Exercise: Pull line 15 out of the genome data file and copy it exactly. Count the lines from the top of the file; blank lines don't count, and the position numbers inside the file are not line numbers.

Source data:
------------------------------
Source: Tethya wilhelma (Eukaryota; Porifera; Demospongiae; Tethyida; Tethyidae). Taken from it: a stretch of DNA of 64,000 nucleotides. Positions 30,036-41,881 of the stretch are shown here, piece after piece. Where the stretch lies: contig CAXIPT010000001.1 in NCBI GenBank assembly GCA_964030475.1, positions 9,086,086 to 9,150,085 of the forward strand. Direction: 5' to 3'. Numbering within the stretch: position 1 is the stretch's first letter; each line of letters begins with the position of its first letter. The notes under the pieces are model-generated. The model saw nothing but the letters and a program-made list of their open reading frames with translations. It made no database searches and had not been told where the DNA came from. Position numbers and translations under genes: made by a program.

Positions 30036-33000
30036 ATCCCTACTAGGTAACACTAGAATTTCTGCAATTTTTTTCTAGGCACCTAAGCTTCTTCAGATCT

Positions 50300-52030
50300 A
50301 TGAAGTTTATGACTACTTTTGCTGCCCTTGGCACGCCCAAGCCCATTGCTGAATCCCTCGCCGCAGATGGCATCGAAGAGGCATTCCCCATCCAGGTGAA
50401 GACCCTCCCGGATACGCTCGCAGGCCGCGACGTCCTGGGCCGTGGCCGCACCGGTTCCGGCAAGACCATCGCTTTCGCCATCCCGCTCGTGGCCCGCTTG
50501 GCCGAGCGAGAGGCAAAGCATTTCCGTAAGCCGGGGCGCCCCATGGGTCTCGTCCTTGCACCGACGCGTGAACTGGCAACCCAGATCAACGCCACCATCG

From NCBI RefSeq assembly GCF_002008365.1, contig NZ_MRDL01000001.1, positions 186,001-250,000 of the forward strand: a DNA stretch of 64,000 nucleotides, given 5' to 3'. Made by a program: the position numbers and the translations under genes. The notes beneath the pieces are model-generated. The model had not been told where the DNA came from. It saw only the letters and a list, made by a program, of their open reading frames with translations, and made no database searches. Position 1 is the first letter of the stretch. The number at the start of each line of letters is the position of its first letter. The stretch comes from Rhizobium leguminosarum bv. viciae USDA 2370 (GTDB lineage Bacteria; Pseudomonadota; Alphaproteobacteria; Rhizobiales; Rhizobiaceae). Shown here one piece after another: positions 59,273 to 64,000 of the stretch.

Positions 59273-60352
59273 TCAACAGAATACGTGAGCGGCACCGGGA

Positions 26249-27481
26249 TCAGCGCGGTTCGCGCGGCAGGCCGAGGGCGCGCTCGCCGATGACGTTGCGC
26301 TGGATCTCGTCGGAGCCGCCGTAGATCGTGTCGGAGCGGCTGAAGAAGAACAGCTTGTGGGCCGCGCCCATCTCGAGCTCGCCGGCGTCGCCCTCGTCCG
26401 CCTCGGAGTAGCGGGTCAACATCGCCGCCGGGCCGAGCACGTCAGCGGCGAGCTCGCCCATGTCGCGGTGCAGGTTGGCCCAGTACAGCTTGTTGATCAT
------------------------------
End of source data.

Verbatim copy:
26401 CCTCGGAGTAGCGGGTCAACATCGCCGCCGGGCCGAGCACGTCAGCGGCGAGCTCGCCCATGTCGCGGTGCAGGTTGGCCCAGTACAGCTTGTTGATCAT